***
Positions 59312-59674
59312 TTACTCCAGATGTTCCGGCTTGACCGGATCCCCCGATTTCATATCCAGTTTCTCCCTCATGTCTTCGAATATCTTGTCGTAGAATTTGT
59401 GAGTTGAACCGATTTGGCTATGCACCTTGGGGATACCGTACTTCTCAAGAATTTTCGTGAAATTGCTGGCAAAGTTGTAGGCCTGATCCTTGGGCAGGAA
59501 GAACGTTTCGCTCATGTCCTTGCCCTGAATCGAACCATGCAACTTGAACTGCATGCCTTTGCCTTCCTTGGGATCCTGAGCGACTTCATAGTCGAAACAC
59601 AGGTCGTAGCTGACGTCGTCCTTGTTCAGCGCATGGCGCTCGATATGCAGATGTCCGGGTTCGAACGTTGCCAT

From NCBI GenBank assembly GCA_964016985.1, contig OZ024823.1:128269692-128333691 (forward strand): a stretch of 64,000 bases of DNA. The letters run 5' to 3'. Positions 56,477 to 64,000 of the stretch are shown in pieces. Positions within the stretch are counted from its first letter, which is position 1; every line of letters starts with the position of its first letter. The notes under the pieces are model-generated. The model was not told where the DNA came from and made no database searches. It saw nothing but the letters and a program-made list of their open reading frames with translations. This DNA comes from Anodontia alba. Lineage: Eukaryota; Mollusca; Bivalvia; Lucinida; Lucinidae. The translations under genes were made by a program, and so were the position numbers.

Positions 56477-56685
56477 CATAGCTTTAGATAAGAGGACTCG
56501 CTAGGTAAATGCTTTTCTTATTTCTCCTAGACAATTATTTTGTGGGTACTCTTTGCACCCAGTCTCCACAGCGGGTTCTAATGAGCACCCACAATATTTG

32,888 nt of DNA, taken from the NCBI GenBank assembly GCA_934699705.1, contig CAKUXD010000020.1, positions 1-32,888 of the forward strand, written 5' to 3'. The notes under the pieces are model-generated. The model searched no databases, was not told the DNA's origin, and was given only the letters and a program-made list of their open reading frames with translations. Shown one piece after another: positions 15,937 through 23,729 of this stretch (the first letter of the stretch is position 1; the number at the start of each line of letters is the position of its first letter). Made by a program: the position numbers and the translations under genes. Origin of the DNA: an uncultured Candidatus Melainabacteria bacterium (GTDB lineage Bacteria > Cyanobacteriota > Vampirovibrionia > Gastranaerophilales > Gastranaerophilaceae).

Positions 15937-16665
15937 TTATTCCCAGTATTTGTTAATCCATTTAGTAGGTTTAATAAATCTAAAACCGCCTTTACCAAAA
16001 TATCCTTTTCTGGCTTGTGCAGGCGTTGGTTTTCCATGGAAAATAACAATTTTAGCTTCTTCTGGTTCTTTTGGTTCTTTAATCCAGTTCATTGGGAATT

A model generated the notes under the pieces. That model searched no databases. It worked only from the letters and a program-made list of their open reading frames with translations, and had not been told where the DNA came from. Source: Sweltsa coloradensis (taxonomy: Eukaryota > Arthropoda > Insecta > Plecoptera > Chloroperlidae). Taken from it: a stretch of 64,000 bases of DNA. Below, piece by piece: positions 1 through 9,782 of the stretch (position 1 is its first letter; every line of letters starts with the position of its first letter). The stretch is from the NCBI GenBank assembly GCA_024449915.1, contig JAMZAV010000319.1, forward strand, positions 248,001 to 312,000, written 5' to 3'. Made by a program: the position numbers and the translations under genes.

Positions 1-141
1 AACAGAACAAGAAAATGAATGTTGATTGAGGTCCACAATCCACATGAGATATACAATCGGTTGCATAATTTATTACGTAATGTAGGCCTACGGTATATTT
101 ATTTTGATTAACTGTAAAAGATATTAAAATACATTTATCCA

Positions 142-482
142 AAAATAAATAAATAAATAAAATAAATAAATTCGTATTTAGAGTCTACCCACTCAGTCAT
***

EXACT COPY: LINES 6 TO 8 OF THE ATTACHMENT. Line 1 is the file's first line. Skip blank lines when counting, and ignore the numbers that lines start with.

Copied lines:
From NCBI GenBank assembly GCA_964016985.1, contig OZ024823.1:128269692-128333691 (forward strand): a stretch of 64,000 bases of DNA. The letters run 5' to 3'. Positions 56,477 to 64,000 of the stretch are shown in pieces. Positions within the stretch are counted from its first letter, which is position 1; every line of letters starts with the position of its first letter. The notes under the pieces are model-generated. The model was not told where the DNA came from and made no database searches. It saw nothing but the letters and a program-made list of their open reading frames with translations. This DNA comes from Anodontia alba. Lineage: Eukaryota; Mollusca; Bivalvia; Lucinida; Lucinidae. The translations under genes were made by a program, and so were the position numbers.

Positions 56477-56685
56477 CATAGCTTTAGATAAGAGGACTCG